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Westerman Statement on 30×30 Report

May 6, 2021

Today, the U.S. Department of the Interior (DOI) released its report on the proposed 30×30 initiative. House Committee on Natural Resources Ranking Member Bruce Westerman (R-Ark.) issued the following statement in response:

“After hosting a forum on the 30×30 initiative with committee Republicans earlier this week, I’m pleased to see the Department is listening to our calls for transparency and releasing this report to the public. I appreciate that the report incorporates many of the principles discussed at our forum, such as recognizing the vital distinction between conservation and preservation and the need to improve access to outdoor recreation, particularly for the nation’s sportsmen and women.

“However, this report still falls short of a serious proposal and has far too many unanswered questions, such as how ‘conservation’ of our lands and waters will be defined and the current baseline for what is considered ‘conserved.’ It is clear the administration is currently unable to answer these questions, given the report’s concerning call for a federal government-led ‘Atlas,’ aimed at collecting data on federal, state, tribal, county and private lands and waters. Although I am pleased to see the administration is finally publicizing information on a previously undefined goal, the lack of specific details in the report is unacceptable.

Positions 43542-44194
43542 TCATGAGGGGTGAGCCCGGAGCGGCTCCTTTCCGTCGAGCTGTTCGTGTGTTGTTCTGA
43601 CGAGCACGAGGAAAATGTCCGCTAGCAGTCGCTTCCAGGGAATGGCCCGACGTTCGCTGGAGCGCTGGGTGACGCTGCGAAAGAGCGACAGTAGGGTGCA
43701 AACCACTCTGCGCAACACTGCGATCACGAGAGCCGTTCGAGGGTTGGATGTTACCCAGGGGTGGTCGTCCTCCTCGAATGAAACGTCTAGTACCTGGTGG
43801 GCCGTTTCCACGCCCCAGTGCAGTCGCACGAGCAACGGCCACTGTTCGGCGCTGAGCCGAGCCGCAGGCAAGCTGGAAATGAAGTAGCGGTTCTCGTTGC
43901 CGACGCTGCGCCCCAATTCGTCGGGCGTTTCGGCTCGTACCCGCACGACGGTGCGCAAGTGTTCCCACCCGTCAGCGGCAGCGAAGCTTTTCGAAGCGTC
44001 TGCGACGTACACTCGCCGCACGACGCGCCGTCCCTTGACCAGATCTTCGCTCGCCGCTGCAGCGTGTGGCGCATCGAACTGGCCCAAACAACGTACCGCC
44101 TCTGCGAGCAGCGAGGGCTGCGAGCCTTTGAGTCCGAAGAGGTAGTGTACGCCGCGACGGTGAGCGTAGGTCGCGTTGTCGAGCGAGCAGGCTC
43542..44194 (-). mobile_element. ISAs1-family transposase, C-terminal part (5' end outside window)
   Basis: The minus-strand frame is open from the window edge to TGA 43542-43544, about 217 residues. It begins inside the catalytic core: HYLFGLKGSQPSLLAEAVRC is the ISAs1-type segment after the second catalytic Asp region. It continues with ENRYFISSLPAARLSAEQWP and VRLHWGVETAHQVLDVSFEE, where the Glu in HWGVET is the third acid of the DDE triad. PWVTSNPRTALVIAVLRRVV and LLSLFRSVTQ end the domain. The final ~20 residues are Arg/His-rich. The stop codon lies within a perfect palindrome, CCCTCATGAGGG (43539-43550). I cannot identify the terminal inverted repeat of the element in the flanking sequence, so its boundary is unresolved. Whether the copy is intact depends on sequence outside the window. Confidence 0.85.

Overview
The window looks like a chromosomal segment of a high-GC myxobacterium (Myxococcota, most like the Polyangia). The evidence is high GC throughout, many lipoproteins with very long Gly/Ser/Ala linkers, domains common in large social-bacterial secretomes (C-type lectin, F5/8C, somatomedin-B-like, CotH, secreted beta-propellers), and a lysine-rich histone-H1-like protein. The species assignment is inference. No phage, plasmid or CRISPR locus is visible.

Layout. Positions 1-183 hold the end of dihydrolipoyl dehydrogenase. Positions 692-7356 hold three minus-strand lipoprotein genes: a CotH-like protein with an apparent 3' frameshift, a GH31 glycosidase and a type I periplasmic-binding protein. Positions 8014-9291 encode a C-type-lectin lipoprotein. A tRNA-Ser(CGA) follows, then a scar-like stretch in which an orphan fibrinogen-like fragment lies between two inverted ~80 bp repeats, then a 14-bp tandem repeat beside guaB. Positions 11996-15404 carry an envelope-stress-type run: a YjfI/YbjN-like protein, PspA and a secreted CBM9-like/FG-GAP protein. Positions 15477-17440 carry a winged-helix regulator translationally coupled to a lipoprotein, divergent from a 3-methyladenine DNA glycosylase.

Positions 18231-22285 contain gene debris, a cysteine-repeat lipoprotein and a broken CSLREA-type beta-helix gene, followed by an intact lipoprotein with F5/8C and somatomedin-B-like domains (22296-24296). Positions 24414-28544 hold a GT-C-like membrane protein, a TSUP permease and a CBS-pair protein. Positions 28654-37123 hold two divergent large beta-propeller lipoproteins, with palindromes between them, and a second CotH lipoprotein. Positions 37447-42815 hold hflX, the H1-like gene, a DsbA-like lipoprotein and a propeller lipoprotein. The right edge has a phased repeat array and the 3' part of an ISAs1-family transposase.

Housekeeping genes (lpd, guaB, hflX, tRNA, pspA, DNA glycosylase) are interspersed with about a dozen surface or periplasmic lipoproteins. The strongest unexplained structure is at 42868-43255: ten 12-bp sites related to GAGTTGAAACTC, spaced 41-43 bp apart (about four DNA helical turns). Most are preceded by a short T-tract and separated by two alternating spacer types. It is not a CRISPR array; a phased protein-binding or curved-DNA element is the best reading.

“It’s vital that the administration gets past high-level talking points and defines their policies. Up until now, we have received little to no guidance on how this initiative would be enacted. I and my Republican colleagues here in Congress are proud to support a wide range of concrete conservation priorities, including the Trillion Trees Act, and we will never stop fighting for every American to have access to our rich natural resources. As the administration continues to formulate this initiative, I hope they focus on these bipartisan, commonsense proposals and avoid efforts to lock up millions of acres of new lands and waters into wilderness areas or national monuments. I look forward to continuing to work with the Department on these issues that promote real conservation.”

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